Schiff Delivers Angry Closing Monologue in Final Act of Public Impeachment Hearings

Adam Schiff Emotional Closing
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House Intelligence Committee Chairman Adam Schiff (D-CA) ended the week of public impeachment inquiry hearings with an angry and emotional 20-minute monologue.

During his monologue, he yelled and pointed his finger for punctuation. At the end of his speech, audience members applauded.

Throughout the hearing, the top Republican on the committee, Rep. Devin Nunes (R-CA), frequently compared the public phase of Schiff’s impeachment inquiry as a made-for-TV movie or a play, calling it the “low-rent Ukrainian sequel” to the Russia collusion hoax and congratulating witnesses for making it through auditions during the closed-door depositions.

Democrats also drew comparisons to movie productions. Before the public hearings, Democrat sources told reporters the hearings would be “blockbusters.” They told NBC News that former U.S. Ambassador to Ukraine Marie Yovanovitch’s testimony would “tug at America’s heart strings.”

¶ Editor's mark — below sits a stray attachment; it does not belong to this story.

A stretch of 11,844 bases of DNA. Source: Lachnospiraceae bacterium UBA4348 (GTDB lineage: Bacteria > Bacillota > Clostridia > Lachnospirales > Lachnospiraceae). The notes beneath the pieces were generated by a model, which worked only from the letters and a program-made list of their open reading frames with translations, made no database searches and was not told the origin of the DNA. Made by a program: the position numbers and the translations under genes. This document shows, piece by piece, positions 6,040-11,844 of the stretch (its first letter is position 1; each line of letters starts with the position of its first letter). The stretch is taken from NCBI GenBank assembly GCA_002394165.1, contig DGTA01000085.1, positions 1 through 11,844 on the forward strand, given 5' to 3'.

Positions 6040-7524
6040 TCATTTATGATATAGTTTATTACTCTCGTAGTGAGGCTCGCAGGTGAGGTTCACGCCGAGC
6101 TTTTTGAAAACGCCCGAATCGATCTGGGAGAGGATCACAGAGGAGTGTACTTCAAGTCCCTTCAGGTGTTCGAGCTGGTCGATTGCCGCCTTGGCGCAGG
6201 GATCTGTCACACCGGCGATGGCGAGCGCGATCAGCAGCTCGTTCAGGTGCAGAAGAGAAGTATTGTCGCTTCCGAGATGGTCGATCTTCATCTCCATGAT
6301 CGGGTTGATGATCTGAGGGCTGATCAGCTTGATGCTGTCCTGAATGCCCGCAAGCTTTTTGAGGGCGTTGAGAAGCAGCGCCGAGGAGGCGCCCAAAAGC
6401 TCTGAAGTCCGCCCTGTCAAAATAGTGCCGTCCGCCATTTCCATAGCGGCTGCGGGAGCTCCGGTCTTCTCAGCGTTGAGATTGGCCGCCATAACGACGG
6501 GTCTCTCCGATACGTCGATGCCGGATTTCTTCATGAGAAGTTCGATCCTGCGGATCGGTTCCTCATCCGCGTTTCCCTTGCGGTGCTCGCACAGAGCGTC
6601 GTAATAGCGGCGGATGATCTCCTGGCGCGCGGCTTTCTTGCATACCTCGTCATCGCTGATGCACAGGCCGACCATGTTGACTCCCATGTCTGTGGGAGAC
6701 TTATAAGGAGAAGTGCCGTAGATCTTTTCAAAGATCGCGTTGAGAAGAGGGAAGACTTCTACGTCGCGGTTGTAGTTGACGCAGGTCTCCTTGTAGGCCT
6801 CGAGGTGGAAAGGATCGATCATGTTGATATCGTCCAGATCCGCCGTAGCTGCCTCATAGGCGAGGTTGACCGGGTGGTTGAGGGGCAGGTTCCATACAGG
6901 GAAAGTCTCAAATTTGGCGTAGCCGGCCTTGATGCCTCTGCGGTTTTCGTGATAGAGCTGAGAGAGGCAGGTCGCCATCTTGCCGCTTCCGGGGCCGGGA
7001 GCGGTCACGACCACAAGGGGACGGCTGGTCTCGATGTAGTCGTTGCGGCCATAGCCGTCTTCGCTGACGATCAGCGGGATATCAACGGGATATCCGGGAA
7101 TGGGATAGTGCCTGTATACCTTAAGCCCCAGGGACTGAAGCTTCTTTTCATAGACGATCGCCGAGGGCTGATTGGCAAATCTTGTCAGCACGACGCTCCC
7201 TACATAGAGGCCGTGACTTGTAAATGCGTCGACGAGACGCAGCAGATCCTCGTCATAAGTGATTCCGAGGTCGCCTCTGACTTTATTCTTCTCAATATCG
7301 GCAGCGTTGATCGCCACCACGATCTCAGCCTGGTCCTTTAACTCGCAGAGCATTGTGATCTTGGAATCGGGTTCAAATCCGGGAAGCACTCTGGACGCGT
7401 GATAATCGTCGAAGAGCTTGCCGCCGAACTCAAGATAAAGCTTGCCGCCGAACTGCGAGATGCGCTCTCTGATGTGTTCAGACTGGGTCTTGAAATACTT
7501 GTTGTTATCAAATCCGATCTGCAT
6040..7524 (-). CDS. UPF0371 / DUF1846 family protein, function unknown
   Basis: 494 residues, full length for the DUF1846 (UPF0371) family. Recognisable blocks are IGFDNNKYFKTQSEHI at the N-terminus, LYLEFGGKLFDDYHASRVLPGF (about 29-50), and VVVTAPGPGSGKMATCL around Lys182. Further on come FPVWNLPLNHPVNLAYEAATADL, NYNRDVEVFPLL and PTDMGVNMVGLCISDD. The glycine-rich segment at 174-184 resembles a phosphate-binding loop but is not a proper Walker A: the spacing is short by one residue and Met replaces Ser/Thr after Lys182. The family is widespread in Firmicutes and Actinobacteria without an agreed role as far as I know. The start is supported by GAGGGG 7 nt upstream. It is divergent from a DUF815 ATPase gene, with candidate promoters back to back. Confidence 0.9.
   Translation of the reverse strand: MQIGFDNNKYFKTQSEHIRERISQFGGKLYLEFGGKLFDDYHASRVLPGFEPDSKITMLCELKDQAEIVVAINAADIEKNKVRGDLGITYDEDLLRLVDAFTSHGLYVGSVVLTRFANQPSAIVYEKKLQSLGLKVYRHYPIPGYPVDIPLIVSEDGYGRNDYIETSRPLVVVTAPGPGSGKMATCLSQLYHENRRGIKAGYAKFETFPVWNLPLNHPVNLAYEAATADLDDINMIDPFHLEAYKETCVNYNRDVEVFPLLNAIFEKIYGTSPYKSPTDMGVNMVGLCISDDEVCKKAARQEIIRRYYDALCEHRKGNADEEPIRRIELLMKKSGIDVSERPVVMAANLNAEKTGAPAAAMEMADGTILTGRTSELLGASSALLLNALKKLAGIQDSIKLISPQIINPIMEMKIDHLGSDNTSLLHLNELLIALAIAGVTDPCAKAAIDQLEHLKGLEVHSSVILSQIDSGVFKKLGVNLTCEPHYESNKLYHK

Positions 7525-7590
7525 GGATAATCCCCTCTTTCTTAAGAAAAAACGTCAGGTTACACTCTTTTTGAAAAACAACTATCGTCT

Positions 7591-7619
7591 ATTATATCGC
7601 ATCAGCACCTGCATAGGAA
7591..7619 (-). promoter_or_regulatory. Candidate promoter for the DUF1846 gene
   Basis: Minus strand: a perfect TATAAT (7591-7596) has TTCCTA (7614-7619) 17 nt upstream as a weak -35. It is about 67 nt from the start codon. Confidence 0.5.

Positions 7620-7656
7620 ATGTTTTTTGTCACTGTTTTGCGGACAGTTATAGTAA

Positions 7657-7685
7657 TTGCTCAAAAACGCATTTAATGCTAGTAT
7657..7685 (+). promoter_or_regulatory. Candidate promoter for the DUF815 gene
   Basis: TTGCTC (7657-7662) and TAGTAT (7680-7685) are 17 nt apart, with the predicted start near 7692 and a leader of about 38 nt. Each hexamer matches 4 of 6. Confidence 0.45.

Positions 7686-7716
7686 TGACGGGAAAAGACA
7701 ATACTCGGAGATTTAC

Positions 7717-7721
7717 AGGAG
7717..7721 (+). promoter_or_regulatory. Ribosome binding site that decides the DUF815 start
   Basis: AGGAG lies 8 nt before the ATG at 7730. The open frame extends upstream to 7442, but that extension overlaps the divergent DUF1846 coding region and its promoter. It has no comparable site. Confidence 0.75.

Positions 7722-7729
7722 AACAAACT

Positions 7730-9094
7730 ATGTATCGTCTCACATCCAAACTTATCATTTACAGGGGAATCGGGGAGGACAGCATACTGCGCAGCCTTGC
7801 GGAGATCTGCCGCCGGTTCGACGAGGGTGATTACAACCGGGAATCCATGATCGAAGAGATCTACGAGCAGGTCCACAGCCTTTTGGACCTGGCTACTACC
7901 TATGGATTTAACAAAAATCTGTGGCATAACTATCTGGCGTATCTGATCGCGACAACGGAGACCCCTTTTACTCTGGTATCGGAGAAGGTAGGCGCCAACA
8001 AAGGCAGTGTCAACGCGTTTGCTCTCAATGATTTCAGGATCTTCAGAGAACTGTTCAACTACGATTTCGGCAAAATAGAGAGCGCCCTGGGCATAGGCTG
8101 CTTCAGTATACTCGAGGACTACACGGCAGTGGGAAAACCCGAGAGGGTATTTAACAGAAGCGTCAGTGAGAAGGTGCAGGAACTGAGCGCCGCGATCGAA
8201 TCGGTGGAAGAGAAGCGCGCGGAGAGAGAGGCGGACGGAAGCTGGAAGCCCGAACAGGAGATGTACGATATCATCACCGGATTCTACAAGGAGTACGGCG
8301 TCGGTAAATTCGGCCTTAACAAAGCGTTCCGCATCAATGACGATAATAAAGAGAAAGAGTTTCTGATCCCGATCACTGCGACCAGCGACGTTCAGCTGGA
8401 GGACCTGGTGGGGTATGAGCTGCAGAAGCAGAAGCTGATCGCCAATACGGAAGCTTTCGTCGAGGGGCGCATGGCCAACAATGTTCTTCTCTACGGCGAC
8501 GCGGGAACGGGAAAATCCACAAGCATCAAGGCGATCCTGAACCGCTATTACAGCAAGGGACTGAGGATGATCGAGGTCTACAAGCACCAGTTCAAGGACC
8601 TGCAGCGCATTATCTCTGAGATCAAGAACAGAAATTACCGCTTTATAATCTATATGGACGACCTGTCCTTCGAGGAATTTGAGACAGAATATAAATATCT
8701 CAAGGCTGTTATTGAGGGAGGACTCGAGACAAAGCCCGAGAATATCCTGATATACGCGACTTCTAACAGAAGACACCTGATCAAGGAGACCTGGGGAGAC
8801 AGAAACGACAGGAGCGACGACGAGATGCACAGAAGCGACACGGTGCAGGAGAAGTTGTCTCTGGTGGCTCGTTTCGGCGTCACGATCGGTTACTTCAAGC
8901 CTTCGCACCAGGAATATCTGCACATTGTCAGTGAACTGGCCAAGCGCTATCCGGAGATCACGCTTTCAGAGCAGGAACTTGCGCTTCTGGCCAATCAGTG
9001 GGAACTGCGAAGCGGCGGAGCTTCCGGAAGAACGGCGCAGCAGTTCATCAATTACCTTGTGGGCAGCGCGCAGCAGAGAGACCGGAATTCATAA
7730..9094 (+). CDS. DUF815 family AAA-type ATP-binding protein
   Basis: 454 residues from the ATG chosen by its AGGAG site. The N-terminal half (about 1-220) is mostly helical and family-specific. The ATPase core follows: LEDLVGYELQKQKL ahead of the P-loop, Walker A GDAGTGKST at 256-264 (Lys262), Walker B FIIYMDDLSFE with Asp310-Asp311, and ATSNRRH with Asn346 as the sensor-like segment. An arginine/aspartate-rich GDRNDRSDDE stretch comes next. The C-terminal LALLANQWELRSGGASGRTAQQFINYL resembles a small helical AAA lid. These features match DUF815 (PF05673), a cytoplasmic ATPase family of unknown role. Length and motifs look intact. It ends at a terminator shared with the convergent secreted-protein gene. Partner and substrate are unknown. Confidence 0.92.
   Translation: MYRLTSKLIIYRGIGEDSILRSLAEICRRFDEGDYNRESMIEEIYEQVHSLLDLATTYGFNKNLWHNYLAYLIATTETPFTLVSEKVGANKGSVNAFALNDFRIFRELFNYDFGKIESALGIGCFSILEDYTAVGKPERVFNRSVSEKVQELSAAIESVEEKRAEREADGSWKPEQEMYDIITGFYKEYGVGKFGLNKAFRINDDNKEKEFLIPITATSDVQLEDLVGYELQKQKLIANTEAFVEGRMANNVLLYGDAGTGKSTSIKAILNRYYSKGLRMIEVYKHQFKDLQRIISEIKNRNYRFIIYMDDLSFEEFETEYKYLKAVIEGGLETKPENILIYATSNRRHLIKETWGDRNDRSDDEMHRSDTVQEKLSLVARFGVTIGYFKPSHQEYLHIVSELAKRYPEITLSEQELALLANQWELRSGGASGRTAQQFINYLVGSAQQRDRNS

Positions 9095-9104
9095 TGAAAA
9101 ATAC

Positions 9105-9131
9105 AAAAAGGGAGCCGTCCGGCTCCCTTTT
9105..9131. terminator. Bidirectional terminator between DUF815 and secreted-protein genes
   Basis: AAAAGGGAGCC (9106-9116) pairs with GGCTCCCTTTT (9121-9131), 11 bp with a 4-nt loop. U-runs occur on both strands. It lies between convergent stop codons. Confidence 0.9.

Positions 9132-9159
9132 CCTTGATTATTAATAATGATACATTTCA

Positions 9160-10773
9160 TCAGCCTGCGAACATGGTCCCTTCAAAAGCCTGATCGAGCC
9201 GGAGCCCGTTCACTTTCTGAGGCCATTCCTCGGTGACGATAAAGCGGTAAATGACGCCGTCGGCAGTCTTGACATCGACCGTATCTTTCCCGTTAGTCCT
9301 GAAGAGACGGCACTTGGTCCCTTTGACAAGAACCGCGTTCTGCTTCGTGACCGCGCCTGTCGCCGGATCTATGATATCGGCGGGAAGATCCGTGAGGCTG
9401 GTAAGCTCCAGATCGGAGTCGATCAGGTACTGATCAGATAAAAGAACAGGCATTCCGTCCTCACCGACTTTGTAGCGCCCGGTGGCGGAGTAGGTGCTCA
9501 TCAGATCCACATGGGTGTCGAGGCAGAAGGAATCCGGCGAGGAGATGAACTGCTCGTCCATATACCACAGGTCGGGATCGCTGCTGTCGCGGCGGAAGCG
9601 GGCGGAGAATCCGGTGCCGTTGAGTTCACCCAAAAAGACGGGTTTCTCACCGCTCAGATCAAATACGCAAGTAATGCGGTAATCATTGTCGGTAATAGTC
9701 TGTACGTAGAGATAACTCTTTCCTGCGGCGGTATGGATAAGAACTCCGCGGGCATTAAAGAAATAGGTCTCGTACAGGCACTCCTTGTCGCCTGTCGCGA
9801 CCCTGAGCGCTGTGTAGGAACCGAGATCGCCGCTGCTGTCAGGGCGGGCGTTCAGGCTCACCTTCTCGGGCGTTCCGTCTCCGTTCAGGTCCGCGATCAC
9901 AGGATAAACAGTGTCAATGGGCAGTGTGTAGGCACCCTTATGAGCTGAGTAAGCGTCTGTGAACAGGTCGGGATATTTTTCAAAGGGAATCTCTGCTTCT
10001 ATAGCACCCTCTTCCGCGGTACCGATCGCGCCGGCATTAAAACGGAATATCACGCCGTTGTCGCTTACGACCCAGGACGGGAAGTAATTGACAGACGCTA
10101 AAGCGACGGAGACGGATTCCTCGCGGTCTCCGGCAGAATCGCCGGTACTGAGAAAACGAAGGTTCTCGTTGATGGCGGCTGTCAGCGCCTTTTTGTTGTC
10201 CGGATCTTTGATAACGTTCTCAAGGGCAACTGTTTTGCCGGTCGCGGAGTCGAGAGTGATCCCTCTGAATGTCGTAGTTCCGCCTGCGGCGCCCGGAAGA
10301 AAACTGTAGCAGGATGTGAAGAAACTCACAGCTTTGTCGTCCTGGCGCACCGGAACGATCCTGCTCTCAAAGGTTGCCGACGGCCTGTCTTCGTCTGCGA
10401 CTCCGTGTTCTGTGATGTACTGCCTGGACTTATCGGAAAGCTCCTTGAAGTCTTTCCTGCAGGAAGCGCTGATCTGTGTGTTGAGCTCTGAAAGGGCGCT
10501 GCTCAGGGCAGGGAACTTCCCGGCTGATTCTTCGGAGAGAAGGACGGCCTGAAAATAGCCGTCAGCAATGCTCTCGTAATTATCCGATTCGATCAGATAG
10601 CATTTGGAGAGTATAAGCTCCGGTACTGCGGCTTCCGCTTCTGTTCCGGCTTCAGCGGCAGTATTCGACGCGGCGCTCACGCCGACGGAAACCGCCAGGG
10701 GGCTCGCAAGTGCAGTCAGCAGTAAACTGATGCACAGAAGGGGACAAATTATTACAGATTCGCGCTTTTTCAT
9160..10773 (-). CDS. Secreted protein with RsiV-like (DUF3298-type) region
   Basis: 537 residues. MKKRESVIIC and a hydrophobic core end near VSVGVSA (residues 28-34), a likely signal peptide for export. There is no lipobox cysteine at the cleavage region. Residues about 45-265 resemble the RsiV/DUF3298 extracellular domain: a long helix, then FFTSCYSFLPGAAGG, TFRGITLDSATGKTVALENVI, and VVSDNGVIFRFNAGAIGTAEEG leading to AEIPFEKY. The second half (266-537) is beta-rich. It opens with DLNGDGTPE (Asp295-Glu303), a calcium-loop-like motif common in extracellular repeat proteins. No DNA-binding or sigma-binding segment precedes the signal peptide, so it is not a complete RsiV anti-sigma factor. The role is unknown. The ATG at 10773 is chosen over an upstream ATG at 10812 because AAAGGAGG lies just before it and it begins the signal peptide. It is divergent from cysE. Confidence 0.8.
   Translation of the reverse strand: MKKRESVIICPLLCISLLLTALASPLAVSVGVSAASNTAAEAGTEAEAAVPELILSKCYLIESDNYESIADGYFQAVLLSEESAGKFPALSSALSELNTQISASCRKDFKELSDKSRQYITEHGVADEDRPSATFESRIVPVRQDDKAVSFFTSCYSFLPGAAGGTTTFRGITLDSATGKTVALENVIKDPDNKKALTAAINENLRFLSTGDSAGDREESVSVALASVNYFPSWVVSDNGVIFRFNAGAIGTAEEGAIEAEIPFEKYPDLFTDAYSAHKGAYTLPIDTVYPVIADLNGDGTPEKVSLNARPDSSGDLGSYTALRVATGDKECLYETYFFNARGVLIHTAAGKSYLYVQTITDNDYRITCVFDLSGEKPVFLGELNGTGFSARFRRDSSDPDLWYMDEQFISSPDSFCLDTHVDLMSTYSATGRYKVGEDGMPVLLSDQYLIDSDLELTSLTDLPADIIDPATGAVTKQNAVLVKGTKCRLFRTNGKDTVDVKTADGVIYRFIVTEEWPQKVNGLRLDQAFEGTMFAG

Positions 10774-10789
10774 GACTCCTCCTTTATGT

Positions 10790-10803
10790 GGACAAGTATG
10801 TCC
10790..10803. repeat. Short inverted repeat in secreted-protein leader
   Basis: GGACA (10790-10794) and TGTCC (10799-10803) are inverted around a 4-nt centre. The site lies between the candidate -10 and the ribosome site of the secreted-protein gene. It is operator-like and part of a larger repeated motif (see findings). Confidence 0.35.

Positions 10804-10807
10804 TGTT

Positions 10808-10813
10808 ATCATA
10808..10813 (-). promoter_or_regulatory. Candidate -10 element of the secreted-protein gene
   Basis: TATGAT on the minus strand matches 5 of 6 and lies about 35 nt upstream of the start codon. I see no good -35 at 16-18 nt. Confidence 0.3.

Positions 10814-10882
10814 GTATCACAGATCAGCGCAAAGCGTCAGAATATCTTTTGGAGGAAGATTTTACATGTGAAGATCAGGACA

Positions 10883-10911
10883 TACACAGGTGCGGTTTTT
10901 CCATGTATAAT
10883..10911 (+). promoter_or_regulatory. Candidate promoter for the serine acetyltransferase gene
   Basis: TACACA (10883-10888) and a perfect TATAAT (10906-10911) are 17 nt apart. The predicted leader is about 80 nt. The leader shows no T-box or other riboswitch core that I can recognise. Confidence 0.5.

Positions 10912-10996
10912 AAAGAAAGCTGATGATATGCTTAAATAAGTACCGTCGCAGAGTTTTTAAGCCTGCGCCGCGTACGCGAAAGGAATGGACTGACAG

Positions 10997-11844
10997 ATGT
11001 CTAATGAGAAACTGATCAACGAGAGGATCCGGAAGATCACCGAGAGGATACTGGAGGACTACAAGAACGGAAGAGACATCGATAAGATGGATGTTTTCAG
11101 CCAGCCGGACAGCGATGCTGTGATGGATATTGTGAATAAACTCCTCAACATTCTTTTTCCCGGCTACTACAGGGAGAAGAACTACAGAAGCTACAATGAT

“Yovanovitch was the first victim of the president’s scheme with Giuliani,” a Democrat aide told Axios. That draws the “sympathy of the audience.”

And as Nunes often reminded viewers, Schiff in his opening remarks during one hearing made up an entire conversation between President Trump and Ukrainian President Volodymyr Zelensky, later apologizing and calling it a “parody.”

On Thursday, Nunes concluded his remarks by mocking Schiff’s “storytime hour.”

“For those of you at home, it’s time to change the channel, turn down the volume, or hide the kids, put them to bed. I yield to Mr. Schiff for storytime hour,” Nunes said, as the lead Republican counsel appeared to stifle a chuckle.

Last year, the New Yorker revealed that Schiff is a “movie buff” who has been writing screenplays on the side for years, at least one of which he has shown to Hollywood agents.

Schiff told the magazine that his first was a post-Holocaust story that an agent said was “too depressing.” The next one was a murder mystery called “Minotaur.” He said that one was well-received in Hollywood.

He said he is also working on a third. “It’s a spy drama,” he told the New Yorker. “That one is a work in progress.”

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